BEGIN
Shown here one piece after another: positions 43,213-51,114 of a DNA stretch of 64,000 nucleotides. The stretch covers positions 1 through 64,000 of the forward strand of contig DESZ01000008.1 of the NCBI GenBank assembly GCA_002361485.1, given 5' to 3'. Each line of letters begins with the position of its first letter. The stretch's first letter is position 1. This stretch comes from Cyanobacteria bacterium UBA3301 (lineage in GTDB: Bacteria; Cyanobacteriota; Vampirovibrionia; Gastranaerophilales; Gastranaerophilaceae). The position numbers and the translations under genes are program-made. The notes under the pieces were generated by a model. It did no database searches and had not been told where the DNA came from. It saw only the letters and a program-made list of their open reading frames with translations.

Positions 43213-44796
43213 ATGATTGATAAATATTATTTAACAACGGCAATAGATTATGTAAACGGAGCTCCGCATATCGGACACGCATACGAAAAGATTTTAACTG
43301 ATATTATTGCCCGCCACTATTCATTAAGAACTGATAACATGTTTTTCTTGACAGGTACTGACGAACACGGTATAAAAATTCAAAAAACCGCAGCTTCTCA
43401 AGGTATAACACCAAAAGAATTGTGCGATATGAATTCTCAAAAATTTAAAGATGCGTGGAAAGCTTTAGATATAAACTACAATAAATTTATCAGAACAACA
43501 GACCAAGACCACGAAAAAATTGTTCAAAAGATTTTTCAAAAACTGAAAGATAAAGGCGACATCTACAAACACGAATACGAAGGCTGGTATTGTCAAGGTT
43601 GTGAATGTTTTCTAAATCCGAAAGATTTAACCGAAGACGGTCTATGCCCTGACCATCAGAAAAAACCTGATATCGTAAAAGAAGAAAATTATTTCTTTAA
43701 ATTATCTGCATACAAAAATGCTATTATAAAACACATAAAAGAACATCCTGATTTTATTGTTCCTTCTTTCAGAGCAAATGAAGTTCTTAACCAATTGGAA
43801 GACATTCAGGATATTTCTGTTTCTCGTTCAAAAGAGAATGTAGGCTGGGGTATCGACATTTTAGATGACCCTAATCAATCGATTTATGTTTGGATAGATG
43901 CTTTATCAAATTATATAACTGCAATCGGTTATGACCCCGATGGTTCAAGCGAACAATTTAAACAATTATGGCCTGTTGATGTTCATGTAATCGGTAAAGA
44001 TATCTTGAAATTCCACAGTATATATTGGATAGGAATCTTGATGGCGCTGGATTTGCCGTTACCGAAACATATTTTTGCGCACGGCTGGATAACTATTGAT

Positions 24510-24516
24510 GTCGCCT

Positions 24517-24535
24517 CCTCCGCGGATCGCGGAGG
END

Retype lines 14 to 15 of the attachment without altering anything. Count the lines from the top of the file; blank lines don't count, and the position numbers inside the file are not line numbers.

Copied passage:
Positions 24517-24535
24517 CCTCCGCGGATCGCGGAGG